Imagine what you could get away with if no one told you what wouldn’t work, there were no lawyers involved, the Internet wasn’t there to call you an idiot, stuff was dirt cheap, and you were fearless about pounding things out with your own hands and limited resources. No idea too crazy, no goal unreachable, no contraption too outlandish. That was hot rodding, ’50s style. We feel obligated to instill you car-loving newcomers with a sense of awe for the ingenuity and action of the original hot rodders who created our hobby. We’ll do that here, with plenty of images that may seem like they came from your great-granddaddy’s scrapbook but that make Roadkill Show exploits look mainstream.
The photos here came from the archives of Petersen Publishing (aka Trend Publishing for a few years), the company that founded Motor Trend and Hot Rod magazines, which are the roots of Roadkill Show. These photos are also from Petersen titles such as Car Craft, Rod & Custom, Motor Life, and Sports Car Graphic. The shooters themselves are legendary—Eric Rickman and Bob D’Olivo in particular—and the moments they captured show us how the car life really was. And it was pretty incredible, especially if you think of these accomplishments in the context of the never-before-seen newness of the time. We’ll parcel out this magic in easy bite-sized pieces. Look at the photo, learn the names, go use the Google for more and BAM, your afternoon will be gone. Sorry, not sorry.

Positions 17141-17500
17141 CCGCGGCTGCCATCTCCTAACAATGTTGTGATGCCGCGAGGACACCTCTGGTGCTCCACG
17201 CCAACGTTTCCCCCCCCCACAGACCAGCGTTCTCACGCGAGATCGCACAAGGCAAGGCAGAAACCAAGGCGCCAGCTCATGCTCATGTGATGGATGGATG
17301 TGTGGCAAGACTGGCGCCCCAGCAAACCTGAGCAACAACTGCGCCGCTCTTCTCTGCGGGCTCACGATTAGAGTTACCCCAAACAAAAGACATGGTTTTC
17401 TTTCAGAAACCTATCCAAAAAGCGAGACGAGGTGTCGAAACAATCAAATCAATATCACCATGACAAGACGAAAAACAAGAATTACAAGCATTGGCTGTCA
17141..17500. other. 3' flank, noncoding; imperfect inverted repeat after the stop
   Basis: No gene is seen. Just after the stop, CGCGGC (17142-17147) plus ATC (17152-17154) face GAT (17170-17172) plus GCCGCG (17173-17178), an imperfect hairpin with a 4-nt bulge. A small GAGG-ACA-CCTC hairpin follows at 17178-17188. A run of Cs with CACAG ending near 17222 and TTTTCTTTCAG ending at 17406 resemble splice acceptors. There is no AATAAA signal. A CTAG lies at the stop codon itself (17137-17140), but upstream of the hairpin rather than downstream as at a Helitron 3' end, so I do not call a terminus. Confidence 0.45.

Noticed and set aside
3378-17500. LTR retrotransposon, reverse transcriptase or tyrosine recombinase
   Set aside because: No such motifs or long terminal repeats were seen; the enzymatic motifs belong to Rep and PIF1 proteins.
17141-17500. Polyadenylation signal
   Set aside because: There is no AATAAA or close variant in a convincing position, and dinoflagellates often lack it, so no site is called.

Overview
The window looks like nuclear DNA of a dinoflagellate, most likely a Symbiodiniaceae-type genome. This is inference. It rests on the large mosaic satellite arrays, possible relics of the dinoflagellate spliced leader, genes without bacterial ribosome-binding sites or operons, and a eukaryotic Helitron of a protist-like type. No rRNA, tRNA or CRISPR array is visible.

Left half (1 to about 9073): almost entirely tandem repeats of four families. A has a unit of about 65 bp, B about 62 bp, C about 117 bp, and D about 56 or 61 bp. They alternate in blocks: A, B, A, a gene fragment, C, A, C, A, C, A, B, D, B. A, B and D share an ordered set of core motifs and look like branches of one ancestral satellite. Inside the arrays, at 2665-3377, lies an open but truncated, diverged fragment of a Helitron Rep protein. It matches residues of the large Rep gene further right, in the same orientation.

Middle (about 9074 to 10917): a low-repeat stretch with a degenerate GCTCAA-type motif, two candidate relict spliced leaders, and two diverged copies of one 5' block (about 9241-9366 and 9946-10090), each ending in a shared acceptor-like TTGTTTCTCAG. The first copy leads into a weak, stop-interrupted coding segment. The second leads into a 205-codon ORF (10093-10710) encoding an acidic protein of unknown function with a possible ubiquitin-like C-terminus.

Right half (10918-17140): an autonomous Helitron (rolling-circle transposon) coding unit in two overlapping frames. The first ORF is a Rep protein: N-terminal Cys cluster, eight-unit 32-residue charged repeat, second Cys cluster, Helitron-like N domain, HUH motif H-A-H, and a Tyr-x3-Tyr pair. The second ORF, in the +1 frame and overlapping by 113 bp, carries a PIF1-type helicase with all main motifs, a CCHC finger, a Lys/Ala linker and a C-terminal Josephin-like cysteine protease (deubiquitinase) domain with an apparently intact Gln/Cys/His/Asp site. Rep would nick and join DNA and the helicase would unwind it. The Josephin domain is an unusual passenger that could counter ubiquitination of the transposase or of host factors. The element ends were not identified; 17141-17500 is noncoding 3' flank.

It was probably the birth of the muscle-car era and the advertised wins in Stock Eliminator drag racing of the ’60s that created brand loyalty in the gearhead world. Today, so many people feel that crossbreeding of engines and bodies is socially unacceptable, but in the ’50s, all that mattered was going fast. The result: Wild mismatches of engines and bodies were commonplace. Seen here are a Buick Nailhead in a ’53 Studebaker and a 454ci stroked Chrysler Hemi (with mechanical fuel injection) in a ’57 Thunderbird that was brand-new at the time. The T-bird was a famous car built for Frank Cannon (left) by Art Chrisman (right), who passed away at 86 years old on the day we wrote this. Imagine today buying a brand-new Mustang because you liked the style and suspension but then ripping out the 5.0L engine and installing a Dodge Hellcat because you needed 707 horsepower. That’s basically what went on. Hot Rod magazine was packed every month with how-to stories on engine swaps. Cars were cheaper, wrecking yards had more late-model cars, and people wanted power. That was it.